Shakshuka is a fantastic breakfast dish of eggs baked in spicy tomato sauce, especially popular in Israel, though its origins are elsewhere. This version includes a hearty under-layer of creamy roasted eggplant rich with cumin and coriander, and gilds the lily with crumbled feta on top of the beautifully oozy eggs. You’d be just as happy to eat this for dinner. Get the recipe.
For those of us with a sweet tooth that never sleeps (alas), this bread is a perfectly acceptable breakfast—it’s got eggplant in it, after all. While that may sound strange, it’s not so different from zucchini in baked goods; it lends moistness and the illusion of virtue. Actually, this loaf is quite healthy, with whole grain flour, maple as a sweetener (rather than refined sugar), and just enough dark chocolate chunks to make you happy in the morning (plus, that’s totally an antioxidant). Get the recipe.
We’re going back to the Middle East for this gorgeous and delicious Iraqi-Israeli dish. Street food of the highest order, sabih (or sabich) is pita stuffed with fried eggplant and hard boiled eggs, with various toppings and sauces. This version, inspired by a recipe in the Jerusalem cookbook, swaps spicy chickpeas for the eggs, but feel free to use either, or both. Zhoug (a fiery green cilantro-chile relish), mango pickle, chopped cucumber salad, and tahini top everything off in a glorious mess. Get the recipe.
Ratatouille, as you may have learned from a certain decade-old(!) movie, is a classic French Provençal dish of individually cooked-to-perfection vegetables like eggplant, bell pepper, and tomato (which all happen to be members of the nightshade family), mixed together at the end. This pasta salad grills the veggies instead of stewing, and adds balsamic and fresh basil for brightness. Since it’s good chilled or at room temp, it makes a perfect lunch to pack, whether you’re going on a picnic or just to work. Get the recipe.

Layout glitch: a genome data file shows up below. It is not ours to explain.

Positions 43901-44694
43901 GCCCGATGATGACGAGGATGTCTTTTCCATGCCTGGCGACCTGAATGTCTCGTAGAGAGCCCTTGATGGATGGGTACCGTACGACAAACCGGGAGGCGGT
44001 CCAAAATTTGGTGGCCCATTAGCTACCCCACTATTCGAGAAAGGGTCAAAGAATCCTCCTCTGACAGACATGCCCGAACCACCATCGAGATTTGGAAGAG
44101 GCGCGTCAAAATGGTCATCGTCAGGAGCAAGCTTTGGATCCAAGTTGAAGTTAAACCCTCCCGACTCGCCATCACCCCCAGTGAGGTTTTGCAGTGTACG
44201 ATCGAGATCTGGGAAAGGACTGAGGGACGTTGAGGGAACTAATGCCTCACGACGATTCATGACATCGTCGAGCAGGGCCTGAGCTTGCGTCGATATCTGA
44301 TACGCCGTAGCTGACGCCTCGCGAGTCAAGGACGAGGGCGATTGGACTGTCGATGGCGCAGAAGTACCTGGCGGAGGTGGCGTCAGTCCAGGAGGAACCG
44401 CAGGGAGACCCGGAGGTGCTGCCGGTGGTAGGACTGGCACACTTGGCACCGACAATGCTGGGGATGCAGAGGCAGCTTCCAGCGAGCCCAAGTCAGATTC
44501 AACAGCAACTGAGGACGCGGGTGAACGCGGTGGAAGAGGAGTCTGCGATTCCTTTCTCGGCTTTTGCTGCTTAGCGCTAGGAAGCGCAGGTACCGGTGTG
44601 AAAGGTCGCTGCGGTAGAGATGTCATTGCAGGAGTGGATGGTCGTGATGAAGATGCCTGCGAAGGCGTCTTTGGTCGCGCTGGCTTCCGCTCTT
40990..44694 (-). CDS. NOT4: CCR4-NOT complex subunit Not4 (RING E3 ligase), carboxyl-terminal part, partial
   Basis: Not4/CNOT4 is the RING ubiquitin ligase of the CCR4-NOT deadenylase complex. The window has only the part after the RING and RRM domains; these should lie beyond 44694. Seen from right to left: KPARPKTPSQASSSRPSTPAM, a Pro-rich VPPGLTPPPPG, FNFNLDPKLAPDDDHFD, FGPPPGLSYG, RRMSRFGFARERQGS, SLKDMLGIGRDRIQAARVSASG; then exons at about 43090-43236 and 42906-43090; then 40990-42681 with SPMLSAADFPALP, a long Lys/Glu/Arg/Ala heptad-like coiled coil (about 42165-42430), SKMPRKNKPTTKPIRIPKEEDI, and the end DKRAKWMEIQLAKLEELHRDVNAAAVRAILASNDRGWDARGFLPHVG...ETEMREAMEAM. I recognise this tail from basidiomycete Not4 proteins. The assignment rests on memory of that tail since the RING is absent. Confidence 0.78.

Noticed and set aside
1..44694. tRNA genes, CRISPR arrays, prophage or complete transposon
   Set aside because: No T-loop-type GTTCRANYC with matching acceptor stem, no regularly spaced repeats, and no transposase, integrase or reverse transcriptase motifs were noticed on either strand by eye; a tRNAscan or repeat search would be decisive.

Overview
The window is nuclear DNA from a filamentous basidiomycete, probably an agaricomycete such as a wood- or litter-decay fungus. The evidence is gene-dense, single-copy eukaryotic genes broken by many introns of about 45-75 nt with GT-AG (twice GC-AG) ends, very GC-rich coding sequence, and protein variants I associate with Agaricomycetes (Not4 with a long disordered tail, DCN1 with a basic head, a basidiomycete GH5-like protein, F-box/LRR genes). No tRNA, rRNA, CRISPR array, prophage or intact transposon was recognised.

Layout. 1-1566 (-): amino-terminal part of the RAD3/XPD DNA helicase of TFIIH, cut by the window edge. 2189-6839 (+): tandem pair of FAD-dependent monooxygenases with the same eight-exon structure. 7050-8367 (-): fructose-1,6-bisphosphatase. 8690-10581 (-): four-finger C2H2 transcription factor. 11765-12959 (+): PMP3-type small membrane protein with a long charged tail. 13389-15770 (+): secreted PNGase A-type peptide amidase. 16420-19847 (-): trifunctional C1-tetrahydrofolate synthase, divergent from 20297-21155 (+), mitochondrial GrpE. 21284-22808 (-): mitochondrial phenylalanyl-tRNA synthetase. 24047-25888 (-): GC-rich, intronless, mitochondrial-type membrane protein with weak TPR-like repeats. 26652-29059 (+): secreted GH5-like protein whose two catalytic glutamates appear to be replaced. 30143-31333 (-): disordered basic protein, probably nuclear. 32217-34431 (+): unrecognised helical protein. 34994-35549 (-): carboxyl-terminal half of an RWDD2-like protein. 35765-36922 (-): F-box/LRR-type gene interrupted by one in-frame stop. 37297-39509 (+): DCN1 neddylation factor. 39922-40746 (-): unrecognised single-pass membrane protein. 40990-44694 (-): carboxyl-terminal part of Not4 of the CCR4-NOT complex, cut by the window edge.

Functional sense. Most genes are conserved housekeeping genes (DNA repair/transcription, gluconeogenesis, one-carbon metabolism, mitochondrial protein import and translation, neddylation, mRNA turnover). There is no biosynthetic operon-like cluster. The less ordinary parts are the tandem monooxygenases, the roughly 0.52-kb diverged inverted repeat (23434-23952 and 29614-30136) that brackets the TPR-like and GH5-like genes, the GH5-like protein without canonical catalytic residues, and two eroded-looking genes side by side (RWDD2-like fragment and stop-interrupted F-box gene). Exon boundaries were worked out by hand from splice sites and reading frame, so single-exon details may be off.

Another usual suspect that is no less delicious (why do you think it’s stood the test of time?), caponata is an Italian dish full of punchy sweet, sour, salty flavors that the eggplant pieces greedily soak up. This panzanella brings toasted bread and tomatoes to the mix, for something you can easily make a meal of. (For something similar with a little char, try our Grilled Eggplant Parmesan Salad.) Since panzanella traditionally uses stale bread, it’s sturdy enough to keep well for a day in the fridge, making it another great pack-to-work option. And if you save some toasted crumbs in a separate container, you can add some crunch back to your lunch. Get the recipe.
These sandwiches are like brawny ballerinas: they manage to be substantial and elegant at once. They’re also just as perfect for packing in a lunch box as in a picnic basket. The layers of soft grilled eggplant and roasted sweet red peppers, bright basil pesto, salty prosciutto, creamy, tangy goat cheese, and milky mozzarella, all between hearty slices of chewy ciabatta, are simply superb. (For a similar but simpler option, get our Pressed Eggplant and Pepper Sandwich recipe.) Just leave out the meat and cheese to make them vegetarian and vegan friendly. Get the recipe.
Yes, banh mi are traditionally packed full of various meats—and they are fantastic, but we would have them many other ways. For instance, this roasted eggplant version that manages to be meaty even though it’s totally vegan. The eggplant itself is fabulous (imbued with vinegar, garlic, ginger, and chili paste), and then there’s an umami-rich creamy avocado-based spread, crunchy pickled veggies, and fresh cilantro. This one’s good at room temp too. Get the recipe.
So far we’ve sliced and diced our eggplants, but they’re also wonderful vessels for stuffing full of other tasty things—like this combo of spiced ground beef, nutty bulgur, and crunchy pine nuts. Fresh mint adds an intriguing note, and a rich tomato sauce fragrant with allspice and cinnamon tops it off. (For a lovely meatless version with an herb yogurt sauce, go here. And for an entirely different sort of stuffed eggplant, see this low-carb take on cheesy pull-apart bread.) Get the recipe.